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love Italian operas of all things.' But he sometimes found his match. So, child, you are just come to Bath,' said he to a country girl. Yes, sir,' replied the visitor courteously. And you have been a good girl in the country and learned to read your book, I hope.' 'Yes, sir.' 'Pray now, let me examine you. I know you have read your Bible and the history of Tobit and his Dog. Now, can you tell me what was the dog's name?' 'His name was Nash, and an impudent dog he was.'
Mr Richard Nash, M.C., who calls upon us shortly after our arrival at Bath, is clearly a gentleman of ready wit and pleasing address.
A lion renowned, the country all round,
For cutting no end of a dash;
Most gorgeous and grandest of Georgian dandies,
His strength and agility, we are told, commend him to his own sex; and his 'great comeliness of person' keeps him from being disagreeable to the other.' Naturalgood temper, great politeness and good wit make his conversation as a private person as entertaining and as delightful as his authority as a Governor is respectful.' 'In height about five feet, eight inches; of a Diameter exactly proportioned to your Height, that gives you the finest Shape; of a black-brown Complexion that gives a Strength to your Looks, suited to the elastic Force of your nervous Fibres and Muscles. With these happy Accomplishments' (says an admiring dedication), with the fine Taste you discover in whatever Habit you please to appear and great Gracefulness with which you dance our Country Dances, it will be no great Wonder, that you support your Empire, when once you obtained it. I don't mention your great Dexterity in French Dances, because you don't affect dancing them, in which I think you show your Judgment; though no doubt you might as well excell in a Minuet or Reggadon, as in Bartholomy Fair or Thomas I cannot.'
'Genius Loci,' in Bath Anecdotes and Characters' (p. 59), tells us of Nash's duties.
'The business of the Master of the Ceremonies is to regulate the company when they assemble together, to visit them at their houses and lodgings, and, as arbiter elegantiarum, to see that the ladies who dance minuets do not presume to stand
up without long lappets; that commoners do not dare to sit with peeresses; and when the clock strikes eleven, with the sight of his watch to bid the music cease and the dance to be done. Although these attentions may in themselves be necessary, yet, if a Master of the Ceremonies would dare avow himself a man of honour or of virtue; if he would point out to the company the notorious gamester, or the suspected fortune-hunter; if he would be the protector of simplicity. and the guardian of innocence, he might then not only be called arbiter elegantiarum, but he would deservedly be esteemed Publicæ Virtutis Conservator. He would then be an important member of society, and of more real consequence to the community, than merely to hand a lady out to a minuet, or regulate the etiquette of precedence.'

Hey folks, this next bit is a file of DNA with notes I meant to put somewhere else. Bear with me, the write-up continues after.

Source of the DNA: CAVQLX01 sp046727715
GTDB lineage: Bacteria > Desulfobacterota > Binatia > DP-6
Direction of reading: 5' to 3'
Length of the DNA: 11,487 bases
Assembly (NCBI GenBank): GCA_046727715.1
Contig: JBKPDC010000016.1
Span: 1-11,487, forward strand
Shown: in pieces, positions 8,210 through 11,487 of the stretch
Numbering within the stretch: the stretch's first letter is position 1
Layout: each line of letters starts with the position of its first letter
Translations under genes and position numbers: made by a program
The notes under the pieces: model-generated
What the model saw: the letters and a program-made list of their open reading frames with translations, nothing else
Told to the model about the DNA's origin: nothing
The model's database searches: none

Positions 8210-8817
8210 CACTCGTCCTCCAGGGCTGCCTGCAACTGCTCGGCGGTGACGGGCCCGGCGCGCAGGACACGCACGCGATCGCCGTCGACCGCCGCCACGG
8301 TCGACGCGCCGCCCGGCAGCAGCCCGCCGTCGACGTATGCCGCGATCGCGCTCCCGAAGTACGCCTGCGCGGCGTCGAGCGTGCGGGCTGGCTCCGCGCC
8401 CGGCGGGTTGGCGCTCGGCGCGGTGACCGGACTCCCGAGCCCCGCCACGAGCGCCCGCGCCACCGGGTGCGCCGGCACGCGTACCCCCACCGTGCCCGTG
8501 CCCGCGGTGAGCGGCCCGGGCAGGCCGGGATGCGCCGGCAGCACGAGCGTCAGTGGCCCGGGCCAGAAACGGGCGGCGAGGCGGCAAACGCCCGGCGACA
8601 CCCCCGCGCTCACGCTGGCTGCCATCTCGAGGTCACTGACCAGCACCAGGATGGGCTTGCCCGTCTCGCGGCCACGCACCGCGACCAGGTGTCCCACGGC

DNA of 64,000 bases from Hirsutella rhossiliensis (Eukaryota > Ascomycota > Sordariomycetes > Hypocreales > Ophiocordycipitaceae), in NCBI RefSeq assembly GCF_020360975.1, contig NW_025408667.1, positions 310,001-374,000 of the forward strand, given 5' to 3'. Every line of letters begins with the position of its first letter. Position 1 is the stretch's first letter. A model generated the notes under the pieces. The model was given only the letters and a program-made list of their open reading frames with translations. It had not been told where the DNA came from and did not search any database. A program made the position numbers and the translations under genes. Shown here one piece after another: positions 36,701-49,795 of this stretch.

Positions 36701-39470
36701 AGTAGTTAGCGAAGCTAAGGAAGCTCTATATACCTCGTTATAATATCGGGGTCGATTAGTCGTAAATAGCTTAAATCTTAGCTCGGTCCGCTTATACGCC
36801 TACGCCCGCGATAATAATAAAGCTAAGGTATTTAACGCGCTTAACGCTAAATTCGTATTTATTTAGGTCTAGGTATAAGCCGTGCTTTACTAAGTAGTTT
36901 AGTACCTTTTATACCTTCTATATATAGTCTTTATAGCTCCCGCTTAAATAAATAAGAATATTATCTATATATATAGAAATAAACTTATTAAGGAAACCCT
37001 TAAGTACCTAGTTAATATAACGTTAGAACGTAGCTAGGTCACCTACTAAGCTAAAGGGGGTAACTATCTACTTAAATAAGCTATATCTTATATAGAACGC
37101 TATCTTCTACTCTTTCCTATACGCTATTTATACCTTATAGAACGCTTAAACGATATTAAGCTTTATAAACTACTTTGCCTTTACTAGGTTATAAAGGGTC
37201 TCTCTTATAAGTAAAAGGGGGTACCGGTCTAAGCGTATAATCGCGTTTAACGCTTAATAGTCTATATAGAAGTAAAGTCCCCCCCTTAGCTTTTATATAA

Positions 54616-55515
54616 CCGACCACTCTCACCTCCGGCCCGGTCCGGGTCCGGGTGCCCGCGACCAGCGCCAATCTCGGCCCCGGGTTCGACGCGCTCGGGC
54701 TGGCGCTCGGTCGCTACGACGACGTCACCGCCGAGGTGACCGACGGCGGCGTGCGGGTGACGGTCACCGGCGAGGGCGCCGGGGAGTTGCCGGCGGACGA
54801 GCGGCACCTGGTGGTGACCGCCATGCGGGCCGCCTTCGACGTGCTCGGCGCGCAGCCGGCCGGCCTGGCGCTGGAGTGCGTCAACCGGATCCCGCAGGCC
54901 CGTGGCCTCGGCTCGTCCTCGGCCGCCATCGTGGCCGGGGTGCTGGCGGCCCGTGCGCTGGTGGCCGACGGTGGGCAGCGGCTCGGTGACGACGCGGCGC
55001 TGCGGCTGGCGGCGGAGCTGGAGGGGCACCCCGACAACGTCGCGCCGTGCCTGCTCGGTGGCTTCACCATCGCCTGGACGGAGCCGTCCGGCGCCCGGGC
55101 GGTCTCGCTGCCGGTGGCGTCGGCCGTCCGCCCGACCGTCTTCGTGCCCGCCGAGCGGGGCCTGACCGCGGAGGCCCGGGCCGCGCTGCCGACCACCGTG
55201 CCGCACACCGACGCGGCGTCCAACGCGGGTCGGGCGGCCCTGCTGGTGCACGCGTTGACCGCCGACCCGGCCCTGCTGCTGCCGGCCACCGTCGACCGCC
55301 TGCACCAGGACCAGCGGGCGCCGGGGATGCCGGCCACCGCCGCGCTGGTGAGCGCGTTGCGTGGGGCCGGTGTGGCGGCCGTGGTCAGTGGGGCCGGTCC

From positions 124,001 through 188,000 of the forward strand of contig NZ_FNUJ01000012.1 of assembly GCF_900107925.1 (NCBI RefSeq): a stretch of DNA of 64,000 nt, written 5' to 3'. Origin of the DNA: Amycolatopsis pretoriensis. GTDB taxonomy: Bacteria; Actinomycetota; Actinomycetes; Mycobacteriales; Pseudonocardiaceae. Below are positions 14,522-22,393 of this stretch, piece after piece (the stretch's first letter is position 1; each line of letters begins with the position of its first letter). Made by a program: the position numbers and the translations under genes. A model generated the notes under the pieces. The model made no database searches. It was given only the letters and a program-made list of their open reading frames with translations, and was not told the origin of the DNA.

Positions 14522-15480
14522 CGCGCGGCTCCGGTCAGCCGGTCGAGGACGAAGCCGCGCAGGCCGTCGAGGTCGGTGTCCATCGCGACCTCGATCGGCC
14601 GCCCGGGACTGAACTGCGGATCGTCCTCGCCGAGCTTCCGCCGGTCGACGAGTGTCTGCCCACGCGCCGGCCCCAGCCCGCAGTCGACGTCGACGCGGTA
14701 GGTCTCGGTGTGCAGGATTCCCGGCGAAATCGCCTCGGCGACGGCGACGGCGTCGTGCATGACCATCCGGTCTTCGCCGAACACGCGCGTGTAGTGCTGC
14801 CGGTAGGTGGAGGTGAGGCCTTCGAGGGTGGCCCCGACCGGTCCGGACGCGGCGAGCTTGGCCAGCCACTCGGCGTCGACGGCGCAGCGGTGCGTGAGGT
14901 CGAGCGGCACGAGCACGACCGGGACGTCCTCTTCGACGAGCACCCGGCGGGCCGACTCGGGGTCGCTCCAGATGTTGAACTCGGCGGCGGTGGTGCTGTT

Though a gallant himself, Nash did not ignore the moral side of his functions, and was always careful to check in others any tendency to a rash liaison, or runaway match with a penniless or reprobate adventurer, even when to achieve his kindly object he was compelled to make disclosures to the girl's parents.' Goldsmith cites one instance.
'One night when I was in Wiltshire's Room, Nash came up to a lady and her daughter, who were people of no inconsiderable fortune, and bluntly told the mother she had better be at home: this was at the time thought an audacious piece of impertinence, and the lady turned away piqued and disconcerted. Nash however pursued her and repeated the words again; when the old lady, wisely considering that there might be some hidden meaning couched under this seeming insolence, retired and, coming to her lodgings, found a coach and six at her door, which a sharper had provided to carry off her eldest daughter.'
In view of such good deeds, Anstey in 'The New Bath
'Long reigned the great Nash, this omnipotent lord,
For him not enough at a ball to preside,
The unwary and beautiful nymph would he guide;
By man, by perfidious man, is betrayed.'
The greatest and best reform he achieved was in the campaign he waged against the practice of duelling, and
even against that of carrying swords. It was the insolence of the chairmen, says Wood, which brought about the latter reform. It having been usual with those turbulent people to provoke gentlemen to draw their swords upon them; and then by defending themselves with their chair poles, the danger of murder frighted the ladies to such a degree that public assemblies for diversion seldom ended without the utmost confusion.' But the law was also designed against gamesters who, losing their money, were apt also to lose their temper and draw their swords. Ever after two gamblers had fought and one of them had been run through the body, Nash, on hearing of a challenge, had the parties arrested. To enforce his authority, he desired to give proof that he himself was no coward. So he determined to commit some trivial offence against the code of honour and himself to fight. He soon found an opportunity. A newly-wedded woman of great beauty was in the Cross Bath. Her husband exclaimed, 'She looks more like an angel than a mortal being,' and after further encomiums on her face and form concluded with the wish that he was with her. Nash instantly threw the uxorious young man into the water, with the result that he was called out and wounded in the arm.